If a bank has approved a loan application but later changes its mind, it should promptly advise the loan applicant; otherwise, the bank may face liability for punitive damages. This was the lesson in Bailey v. Hawthorn Bank before the Missouri Court of Appeals Western District.

In that case, the bank approved a loan and issued a loan commitment. Afterward, the bank decided not to follow through with the proposed loan, but it never informed the loan applicant of that decision. Instead, when the loan applicant pressed the bank to close the loan, the bank made excuses as to why the closing had to be delayed. The jury found the bank liable to the loan applicant for breach of contract and negligent misrepresentation and awarded $310,000 in actual damages and $200,000 in punitive damages.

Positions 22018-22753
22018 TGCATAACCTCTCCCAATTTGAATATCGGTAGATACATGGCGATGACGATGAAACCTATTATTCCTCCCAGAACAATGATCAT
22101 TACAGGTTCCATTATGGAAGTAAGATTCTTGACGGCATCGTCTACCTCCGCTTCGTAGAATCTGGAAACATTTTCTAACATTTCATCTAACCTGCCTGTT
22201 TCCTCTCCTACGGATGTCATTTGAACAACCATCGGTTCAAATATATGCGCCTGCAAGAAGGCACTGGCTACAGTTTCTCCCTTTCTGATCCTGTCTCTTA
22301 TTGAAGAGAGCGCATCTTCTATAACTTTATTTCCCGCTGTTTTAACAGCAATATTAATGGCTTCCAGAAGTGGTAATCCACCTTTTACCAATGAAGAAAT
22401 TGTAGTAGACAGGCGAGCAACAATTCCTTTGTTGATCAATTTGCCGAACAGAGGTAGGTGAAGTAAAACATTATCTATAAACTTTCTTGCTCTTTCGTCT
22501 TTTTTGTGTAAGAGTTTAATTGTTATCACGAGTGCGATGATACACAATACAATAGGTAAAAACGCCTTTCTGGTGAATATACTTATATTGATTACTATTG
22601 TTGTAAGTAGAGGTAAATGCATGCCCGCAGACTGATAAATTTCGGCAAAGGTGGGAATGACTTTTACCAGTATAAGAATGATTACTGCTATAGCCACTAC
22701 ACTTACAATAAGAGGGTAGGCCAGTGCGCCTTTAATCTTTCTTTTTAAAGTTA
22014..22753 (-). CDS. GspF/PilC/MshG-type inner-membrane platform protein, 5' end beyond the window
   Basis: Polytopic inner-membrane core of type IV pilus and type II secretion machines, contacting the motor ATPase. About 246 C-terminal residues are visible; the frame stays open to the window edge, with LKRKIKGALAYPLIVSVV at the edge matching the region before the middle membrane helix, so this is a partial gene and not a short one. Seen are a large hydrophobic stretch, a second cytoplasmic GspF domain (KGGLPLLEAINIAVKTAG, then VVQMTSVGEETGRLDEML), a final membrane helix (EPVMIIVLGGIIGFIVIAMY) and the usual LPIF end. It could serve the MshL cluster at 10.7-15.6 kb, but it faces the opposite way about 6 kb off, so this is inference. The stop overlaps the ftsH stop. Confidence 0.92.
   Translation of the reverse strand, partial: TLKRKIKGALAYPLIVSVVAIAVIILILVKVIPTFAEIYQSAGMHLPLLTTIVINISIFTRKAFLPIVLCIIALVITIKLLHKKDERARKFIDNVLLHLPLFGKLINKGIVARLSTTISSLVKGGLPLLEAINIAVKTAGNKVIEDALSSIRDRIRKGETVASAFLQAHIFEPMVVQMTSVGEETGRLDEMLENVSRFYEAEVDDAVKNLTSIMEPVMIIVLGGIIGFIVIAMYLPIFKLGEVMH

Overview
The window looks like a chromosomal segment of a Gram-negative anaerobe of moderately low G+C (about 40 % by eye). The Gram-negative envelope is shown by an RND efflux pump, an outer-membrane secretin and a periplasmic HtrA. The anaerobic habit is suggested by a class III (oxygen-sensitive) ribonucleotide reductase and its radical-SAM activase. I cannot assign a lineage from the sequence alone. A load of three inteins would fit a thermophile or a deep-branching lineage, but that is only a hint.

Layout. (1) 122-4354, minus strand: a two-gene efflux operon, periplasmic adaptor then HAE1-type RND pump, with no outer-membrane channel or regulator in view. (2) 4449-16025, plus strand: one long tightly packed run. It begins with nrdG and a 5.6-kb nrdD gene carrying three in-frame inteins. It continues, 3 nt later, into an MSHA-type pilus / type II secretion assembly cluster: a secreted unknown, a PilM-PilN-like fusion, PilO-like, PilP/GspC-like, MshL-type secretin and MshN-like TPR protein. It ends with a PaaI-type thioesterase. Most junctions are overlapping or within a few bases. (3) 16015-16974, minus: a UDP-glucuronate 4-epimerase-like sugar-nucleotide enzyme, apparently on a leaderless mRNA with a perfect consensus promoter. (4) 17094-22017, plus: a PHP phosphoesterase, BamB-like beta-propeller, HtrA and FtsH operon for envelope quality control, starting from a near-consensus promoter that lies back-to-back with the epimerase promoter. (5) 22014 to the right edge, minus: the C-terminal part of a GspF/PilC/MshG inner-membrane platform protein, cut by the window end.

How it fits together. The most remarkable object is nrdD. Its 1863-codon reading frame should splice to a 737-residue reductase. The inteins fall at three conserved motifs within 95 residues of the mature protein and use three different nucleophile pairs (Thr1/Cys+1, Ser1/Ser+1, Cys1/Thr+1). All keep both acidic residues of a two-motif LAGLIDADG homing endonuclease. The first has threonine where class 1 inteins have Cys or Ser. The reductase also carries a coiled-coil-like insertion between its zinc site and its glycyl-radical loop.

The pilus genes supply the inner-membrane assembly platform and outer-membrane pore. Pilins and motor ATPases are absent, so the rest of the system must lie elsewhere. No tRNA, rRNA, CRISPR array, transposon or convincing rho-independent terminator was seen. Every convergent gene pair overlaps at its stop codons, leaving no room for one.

The Missouri Court of Appeals rejected the bank’s contention that it could not be liable for punitive damages, concluding that “the evidence presented at trial allowed the jury to conclude that the Bank had all the power to close on the loan in a timely fashion, and its failure to do so was intentional, wanton, and in reckless disregard of [the loan applicant’s] rights and interests.”